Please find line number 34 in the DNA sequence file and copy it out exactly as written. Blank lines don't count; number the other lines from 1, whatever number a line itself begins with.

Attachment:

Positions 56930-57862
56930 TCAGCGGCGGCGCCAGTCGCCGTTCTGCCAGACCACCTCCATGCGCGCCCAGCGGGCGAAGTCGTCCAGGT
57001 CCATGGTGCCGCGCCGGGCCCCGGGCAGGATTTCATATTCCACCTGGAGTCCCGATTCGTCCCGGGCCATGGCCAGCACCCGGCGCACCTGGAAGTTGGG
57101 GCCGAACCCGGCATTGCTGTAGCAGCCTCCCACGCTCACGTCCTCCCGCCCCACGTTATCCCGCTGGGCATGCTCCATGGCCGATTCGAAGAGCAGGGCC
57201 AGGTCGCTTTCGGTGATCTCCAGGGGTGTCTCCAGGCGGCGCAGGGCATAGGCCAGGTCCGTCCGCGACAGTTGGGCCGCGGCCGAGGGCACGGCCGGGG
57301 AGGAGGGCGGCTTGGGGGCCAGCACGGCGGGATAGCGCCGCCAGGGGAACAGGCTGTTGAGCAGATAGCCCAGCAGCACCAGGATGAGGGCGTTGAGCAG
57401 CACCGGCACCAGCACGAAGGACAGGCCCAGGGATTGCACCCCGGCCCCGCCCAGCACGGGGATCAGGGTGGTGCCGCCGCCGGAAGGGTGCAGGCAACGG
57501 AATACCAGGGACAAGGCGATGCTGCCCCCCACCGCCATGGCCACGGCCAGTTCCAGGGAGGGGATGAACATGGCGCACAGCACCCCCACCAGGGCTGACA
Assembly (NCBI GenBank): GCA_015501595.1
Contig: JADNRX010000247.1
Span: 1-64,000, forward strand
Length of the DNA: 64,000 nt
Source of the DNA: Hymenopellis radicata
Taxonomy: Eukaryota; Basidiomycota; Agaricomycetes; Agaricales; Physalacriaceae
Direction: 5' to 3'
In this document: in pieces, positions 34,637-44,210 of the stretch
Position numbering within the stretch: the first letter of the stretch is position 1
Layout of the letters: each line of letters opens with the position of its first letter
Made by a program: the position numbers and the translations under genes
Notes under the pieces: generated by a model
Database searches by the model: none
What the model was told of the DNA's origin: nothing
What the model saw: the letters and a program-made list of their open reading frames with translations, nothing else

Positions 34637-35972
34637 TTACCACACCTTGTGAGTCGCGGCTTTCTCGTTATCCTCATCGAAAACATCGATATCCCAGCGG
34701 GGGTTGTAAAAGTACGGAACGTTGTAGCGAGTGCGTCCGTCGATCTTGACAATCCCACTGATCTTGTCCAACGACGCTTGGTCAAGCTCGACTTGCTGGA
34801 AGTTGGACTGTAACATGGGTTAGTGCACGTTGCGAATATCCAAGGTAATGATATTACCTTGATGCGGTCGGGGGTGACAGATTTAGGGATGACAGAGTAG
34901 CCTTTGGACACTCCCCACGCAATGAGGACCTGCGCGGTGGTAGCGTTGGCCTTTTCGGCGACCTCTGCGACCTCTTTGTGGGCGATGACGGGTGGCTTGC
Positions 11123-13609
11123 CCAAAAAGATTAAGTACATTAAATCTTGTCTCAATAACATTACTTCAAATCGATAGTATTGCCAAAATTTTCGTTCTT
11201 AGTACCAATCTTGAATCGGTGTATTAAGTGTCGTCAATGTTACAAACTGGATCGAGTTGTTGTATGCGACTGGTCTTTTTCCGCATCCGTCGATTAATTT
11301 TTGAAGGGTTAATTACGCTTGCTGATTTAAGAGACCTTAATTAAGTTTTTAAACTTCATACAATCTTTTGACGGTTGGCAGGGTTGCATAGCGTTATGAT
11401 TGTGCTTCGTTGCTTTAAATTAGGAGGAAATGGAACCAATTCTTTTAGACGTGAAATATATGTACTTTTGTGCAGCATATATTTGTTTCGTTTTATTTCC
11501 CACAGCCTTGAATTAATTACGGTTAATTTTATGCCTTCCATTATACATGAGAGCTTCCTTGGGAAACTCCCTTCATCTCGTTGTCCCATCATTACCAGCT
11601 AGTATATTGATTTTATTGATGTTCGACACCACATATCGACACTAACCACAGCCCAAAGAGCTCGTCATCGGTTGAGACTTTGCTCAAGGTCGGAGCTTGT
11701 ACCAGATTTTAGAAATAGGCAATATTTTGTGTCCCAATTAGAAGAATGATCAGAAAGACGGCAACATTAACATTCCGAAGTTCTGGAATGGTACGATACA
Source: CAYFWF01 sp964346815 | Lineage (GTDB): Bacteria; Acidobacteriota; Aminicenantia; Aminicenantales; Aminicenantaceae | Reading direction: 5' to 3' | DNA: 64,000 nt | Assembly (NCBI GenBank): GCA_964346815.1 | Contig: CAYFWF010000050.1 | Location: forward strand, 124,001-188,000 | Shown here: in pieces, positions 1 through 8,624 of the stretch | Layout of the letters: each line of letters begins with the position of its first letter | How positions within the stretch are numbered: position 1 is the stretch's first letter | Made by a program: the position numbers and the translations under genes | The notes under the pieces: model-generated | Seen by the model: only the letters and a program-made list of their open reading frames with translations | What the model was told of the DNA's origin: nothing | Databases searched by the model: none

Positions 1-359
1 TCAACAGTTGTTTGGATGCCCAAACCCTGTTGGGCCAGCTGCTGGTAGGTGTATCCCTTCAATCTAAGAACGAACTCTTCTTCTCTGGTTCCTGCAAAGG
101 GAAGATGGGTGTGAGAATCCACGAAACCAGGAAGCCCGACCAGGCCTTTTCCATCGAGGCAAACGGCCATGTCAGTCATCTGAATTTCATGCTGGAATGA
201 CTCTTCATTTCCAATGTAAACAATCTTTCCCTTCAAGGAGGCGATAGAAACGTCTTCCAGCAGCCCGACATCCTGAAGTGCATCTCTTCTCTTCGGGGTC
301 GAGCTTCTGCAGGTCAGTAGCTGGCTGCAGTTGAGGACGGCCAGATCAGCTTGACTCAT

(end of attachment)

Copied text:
11501 CACAGCCTTGAATTAATTACGGTTAATTTTATGCCTTCCATTATACATGAGAGCTTCCTTGGGAAACTCCCTTCATCTCGTTGTCCCATCATTACCAGCT